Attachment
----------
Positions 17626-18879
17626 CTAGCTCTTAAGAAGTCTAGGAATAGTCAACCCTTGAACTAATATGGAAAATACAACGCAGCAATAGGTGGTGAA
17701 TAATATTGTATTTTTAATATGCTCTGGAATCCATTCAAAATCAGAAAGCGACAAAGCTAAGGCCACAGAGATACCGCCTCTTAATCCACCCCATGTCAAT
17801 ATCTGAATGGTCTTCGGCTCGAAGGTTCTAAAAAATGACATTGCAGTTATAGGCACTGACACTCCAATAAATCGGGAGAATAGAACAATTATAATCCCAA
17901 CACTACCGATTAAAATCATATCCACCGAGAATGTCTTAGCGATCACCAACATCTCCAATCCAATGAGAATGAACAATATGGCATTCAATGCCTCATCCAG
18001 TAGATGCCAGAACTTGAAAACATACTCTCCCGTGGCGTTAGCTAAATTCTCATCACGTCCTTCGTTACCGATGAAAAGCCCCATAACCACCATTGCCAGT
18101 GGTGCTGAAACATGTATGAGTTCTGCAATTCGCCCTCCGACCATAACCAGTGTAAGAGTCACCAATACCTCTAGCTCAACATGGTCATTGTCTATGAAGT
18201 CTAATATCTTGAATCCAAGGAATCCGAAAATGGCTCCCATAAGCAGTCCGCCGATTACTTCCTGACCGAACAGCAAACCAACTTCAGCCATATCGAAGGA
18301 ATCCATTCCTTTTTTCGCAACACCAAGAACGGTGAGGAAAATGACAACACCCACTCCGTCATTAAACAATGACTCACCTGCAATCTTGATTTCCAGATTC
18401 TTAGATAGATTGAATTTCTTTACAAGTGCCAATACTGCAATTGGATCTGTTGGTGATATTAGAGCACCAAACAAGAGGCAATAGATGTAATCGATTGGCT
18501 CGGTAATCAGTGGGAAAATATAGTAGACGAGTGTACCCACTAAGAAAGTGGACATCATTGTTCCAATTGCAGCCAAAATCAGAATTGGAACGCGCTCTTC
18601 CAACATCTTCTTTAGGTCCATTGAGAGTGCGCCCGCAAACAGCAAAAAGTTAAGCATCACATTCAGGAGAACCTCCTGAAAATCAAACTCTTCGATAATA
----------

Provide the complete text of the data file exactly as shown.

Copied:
Positions 17626-18879
17626 CTAGCTCTTAAGAAGTCTAGGAATAGTCAACCCTTGAACTAATATGGAAAATACAACGCAGCAATAGGTGGTGAA
17701 TAATATTGTATTTTTAATATGCTCTGGAATCCATTCAAAATCAGAAAGCGACAAAGCTAAGGCCACAGAGATACCGCCTCTTAATCCACCCCATGTCAAT
17801 ATCTGAATGGTCTTCGGCTCGAAGGTTCTAAAAAATGACATTGCAGTTATAGGCACTGACACTCCAATAAATCGGGAGAATAGAACAATTATAATCCCAA
17901 CACTACCGATTAAAATCATATCCACCGAGAATGTCTTAGCGATCACCAACATCTCCAATCCAATGAGAATGAACAATATGGCATTCAATGCCTCATCCAG
18001 TAGATGCCAGAACTTGAAAACATACTCTCCCGTGGCGTTAGCTAAATTCTCATCACGTCCTTCGTTACCGATGAAAAGCCCCATAACCACCATTGCCAGT
18101 GGTGCTGAAACATGTATGAGTTCTGCAATTCGCCCTCCGACCATAACCAGTGTAAGAGTCACCAATACCTCTAGCTCAACATGGTCATTGTCTATGAAGT
18201 CTAATATCTTGAATCCAAGGAATCCGAAAATGGCTCCCATAAGCAGTCCGCCGATTACTTCCTGACCGAACAGCAAACCAACTTCAGCCATATCGAAGGA
18301 ATCCATTCCTTTTTTCGCAACACCAAGAACGGTGAGGAAAATGACAACACCCACTCCGTCATTAAACAATGACTCACCTGCAATCTTGATTTCCAGATTC
18401 TTAGATAGATTGAATTTCTTTACAAGTGCCAATACTGCAATTGGATCTGTTGGTGATATTAGAGCACCAAACAAGAGGCAATAGATGTAATCGATTGGCT
18501 CGGTAATCAGTGGGAAAATATAGTAGACGAGTGTACCCACTAAGAAAGTGGACATCATTGTTCCAATTGCAGCCAAAATCAGAATTGGAACGCGCTCTTC
18601 CAACATCTTCTTTAGGTCCATTGAGAGTGCGCCCGCAAACAGCAAAAAGTTAAGCATCACATTCAGGAGAACCTCCTGAAAATCAAACTCTTCGATAATA